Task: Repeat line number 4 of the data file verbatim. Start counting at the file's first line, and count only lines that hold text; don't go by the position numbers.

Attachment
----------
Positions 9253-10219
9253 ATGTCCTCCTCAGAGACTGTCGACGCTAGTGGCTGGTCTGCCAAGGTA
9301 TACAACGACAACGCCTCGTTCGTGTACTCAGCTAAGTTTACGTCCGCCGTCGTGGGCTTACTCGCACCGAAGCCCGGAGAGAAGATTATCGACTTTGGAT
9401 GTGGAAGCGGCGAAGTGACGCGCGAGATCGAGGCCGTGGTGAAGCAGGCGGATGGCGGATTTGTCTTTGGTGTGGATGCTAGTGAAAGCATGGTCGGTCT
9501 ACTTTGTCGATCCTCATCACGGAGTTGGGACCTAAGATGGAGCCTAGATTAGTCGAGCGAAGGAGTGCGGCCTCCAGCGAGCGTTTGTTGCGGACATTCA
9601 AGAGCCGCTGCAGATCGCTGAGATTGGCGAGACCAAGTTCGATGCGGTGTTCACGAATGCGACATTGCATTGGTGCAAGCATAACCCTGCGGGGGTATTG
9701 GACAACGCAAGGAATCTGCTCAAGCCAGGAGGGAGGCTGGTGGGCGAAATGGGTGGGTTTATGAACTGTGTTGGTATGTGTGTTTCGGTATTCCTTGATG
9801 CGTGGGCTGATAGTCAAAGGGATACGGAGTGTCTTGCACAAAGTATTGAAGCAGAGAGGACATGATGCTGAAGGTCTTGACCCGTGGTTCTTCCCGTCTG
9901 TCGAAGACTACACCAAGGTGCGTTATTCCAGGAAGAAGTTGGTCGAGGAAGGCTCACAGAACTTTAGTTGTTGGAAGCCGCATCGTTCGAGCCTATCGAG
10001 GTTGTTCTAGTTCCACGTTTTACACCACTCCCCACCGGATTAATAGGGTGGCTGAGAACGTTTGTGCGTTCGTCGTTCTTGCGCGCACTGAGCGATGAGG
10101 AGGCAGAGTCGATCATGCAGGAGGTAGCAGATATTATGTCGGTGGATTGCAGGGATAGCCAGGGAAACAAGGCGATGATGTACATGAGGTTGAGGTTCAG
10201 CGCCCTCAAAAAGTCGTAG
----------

9401 GTGGAAGCGGCGAAGTGACGCGCGAGATCGAGGCCGTGGTGAAGCAGGCGGATGGCGGATTTGTCTTTGGTGTGGATGCTAGTGAAAGCATGGTCGGTCT